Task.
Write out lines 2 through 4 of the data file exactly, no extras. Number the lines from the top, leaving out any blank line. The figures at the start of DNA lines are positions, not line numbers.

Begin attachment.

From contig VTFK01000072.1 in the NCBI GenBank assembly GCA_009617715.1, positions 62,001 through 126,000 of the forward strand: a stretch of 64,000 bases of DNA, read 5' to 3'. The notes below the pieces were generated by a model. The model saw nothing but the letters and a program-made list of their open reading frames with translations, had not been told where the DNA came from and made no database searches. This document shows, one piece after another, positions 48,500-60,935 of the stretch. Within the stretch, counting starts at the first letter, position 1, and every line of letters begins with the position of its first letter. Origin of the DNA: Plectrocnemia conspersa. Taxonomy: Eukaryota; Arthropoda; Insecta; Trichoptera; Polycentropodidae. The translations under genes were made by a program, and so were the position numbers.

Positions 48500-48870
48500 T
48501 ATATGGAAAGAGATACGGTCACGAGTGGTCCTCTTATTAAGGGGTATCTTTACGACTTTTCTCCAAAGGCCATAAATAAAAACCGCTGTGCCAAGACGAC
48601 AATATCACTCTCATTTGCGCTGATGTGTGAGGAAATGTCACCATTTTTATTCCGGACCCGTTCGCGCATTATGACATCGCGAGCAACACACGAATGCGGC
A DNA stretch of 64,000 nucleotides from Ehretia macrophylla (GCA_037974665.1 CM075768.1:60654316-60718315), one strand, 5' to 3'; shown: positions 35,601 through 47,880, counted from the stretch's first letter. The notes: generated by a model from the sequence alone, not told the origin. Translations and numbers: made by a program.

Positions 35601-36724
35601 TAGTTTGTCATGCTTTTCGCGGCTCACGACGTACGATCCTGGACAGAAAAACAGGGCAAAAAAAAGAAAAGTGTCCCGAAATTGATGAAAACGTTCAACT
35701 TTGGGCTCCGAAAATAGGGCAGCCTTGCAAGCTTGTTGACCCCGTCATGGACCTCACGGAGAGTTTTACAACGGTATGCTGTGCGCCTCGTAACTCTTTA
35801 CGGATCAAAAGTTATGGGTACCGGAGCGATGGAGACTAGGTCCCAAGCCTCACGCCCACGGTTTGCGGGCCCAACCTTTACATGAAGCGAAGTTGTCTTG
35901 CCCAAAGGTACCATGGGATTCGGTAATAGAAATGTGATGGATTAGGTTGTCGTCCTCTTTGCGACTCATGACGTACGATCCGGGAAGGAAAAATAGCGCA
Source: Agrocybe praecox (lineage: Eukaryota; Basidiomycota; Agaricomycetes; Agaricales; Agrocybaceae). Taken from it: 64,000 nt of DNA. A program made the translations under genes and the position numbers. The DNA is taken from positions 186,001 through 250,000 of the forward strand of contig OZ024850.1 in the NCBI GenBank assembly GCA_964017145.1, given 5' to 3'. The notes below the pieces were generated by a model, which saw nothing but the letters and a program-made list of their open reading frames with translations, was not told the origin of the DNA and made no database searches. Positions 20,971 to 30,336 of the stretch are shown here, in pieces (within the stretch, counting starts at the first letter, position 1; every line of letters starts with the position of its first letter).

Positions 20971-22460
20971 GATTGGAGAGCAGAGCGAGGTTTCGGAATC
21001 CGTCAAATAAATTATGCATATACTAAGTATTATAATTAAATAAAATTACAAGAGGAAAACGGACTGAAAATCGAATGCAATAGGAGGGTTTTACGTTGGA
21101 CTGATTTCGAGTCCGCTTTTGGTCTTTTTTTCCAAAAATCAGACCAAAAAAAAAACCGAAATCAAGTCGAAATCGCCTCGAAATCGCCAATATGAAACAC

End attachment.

Positions 48500-48870
48500 T
48501 ATATGGAAAGAGATACGGTCACGAGTGGTCCTCTTATTAAGGGGTATCTTTACGACTTTTCTCCAAAGGCCATAAATAAAAACCGCTGTGCCAAGACGAC